What’s Your Funeral Home Story

One of my favorite types of clients is what I call “the best kept secret”. That’s the funeral home owner who does a lot of things right, but not enough people know about their business. As a result, they’ve plateaued and are struggling to get to the next level.

I like working with these clients because they’re on the right track and just need a new marketing process. That’s what I bring to the relationship.

Referring back to my 10-step Checklist for Growing Your Funeral Home Business, they’ve completed step #1 and have created a superior funeral experience.

They’ve completed step #2 and created new products to offer. The products are the superior funeral experiences they created in step #1, turned into packages for families to buy. The packages might need some polish and fine-tuning, but the fundamentals are in place.

They’ve completed step #3 and established a unique market position. They may not communicate their position well to the general public, but the families they serve know how they are different from other funeral homes in town.

In most cases, how they tell their story prevents them from growing. They need to do a better job engaging people and giving them a clear reason to choose their funeral home regardless of price.

This week, we’ll discuss step #4 of my checklist – do a better job of telling your story.

The easiest way to understand the marketing process is to compare it to how a relationship develops between two people.

Have you ever asked someone what they did for a living, only to have them start rambling for the next ten or twenty minutes? When they finally pause, you still don’t know what they do for a living and wish you had never asked the question.

That person has done a lousy job of telling their story.

Funeral home owners often do a poor job of telling their stories. They fill their website with pictures of their ancestors and a description of how their great-grandfather was the local cabinet maker who started making caskets. 

If that’s you, read on. This article will change how you tell your story…for the better.

First, it’s important to understand that when you tell your story, your primary goal is to encourage the reader or listener to want to engage with your funeral home. 

It might be a family who needs your funeral services or a prospective employee considering a position at your funeral home. Either way, you want the person to hear your story and think, “This sounds like someone who can help me.”

You need to prepare two things: an opening and the story. The goal of the opening is to pique their interest and to get them to want to hear the story. If you launch right into your story without an opening, there’s a good chance you’ll lose them.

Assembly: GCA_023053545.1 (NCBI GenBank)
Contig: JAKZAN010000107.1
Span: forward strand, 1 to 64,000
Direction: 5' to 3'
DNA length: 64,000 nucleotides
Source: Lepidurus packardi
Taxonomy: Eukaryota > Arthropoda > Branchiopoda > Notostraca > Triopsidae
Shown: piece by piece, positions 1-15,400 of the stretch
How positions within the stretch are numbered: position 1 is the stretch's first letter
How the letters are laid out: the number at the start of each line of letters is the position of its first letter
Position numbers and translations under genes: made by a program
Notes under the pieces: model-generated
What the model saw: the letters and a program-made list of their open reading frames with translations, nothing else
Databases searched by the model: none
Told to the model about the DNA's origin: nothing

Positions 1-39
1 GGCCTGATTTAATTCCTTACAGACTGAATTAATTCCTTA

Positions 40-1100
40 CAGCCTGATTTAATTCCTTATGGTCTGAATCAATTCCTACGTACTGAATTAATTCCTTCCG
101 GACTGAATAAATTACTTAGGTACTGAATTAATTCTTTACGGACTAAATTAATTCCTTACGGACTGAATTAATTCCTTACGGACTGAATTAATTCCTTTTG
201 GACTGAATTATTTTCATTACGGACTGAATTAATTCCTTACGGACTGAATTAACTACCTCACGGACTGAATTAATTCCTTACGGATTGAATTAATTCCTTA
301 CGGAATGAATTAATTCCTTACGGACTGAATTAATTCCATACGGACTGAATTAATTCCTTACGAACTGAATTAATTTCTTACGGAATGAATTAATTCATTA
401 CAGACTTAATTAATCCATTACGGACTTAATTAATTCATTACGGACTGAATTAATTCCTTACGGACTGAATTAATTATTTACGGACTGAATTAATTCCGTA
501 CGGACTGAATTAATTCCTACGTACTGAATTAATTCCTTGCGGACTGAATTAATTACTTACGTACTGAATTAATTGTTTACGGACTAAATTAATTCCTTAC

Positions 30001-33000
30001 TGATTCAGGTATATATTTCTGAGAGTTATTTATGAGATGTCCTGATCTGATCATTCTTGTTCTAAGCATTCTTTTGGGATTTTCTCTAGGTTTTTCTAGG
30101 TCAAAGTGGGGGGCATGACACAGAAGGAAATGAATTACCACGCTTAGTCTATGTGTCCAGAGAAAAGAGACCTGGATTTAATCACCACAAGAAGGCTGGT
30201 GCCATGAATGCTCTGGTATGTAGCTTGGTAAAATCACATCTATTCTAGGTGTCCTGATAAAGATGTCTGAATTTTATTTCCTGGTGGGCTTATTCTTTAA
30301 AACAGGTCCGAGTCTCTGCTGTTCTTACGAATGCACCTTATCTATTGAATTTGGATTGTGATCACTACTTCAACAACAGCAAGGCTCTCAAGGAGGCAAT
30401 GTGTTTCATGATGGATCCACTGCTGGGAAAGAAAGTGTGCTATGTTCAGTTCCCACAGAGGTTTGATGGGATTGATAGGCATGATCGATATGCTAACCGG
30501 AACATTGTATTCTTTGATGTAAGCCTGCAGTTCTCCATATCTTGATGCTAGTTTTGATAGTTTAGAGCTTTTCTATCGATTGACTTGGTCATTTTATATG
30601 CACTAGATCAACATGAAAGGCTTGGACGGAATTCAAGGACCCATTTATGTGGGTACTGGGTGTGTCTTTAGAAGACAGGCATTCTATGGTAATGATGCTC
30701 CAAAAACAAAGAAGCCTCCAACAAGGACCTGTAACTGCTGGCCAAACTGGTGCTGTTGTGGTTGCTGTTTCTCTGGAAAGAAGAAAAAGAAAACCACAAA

A good opening connects to something your audience is already familiar with. The best openings connect to a problem that you solve.

For example, if I met a funeral home owner for the first time and they didn’t already know what I did, I might say something like the following.

“Many funeral home owners struggle to grow their business because of the decline in full-service funerals and rising cremation rates. I fix that problem by helping owners create and market new funeral experiences that today’s families value and generate more bottom-line profit for the business.”

At that point, I would pause and wait for them to say something like “How do you do that?” or “Tell me more” before telling them the full story.

Let’s say you’re a funeral home owner who offers a contemporary style of service that families love. You’re at a social gathering, and someone asks you what you do for a living. You might say the following.

“Have you ever been to a funeral and thought you would prefer a different type of service? I help families create a beautiful memorial event their family and friends will cherish.”

At this point, they know what problem you solve but don’t know how. That creates curiosity and causes them to be interested in hearing your story.

When it’s time to tell your story, here’s the key. Your story is not about your history or years of dedicated service to the community. Instead, your story is about the families you’ve served and how you have been able to help them navigate the loss of a loved one.

When telling your story, it’s vital never to position yourself as the story’s hero. The family you are serving is the hero, and you are the guide.

Most epic stories and popular movies have a hero and a guide. The story starts with a hero who has a problem. Early in the story, the hero meets a guide who helps them solve the problem, and eventually, the hero wins the reward (prize, girl, kingdom, etc.)

If you’ve seen the movie Star Wars, you should never be Luke Skywalker because he’s the hero. Instead, you should be Obe-Wan Kenobi, who helps a timid Luke become a powerful Jedi.

Similarly, you should never be Harry Potter; you should be Dumbledore.

The secret to doing a better job of telling your story is never to play the hero. Instead, play the guide, and families will be drawn to your story.

An excellent resource on this process is the book “Building a StoryBrand: Clarify Your Message So Customers Will Listen” by Donald Miller. I’ve gone through extensive training on the process outlined in this book and use it with all my clients.

Working together, we create a compelling opening that makes the audience want to hear more. Then, we tell a great story that describes how we’ve helped families navigate the loss of a loved one by creating beautiful and meaningful memorial events.

If your story needs an overhaul, contact me. I fix that problem.

Next week, I’ll discuss step #5 – upgrading your web presence. Hint: we’ll use the story we created in this week’s step.

Until next time.



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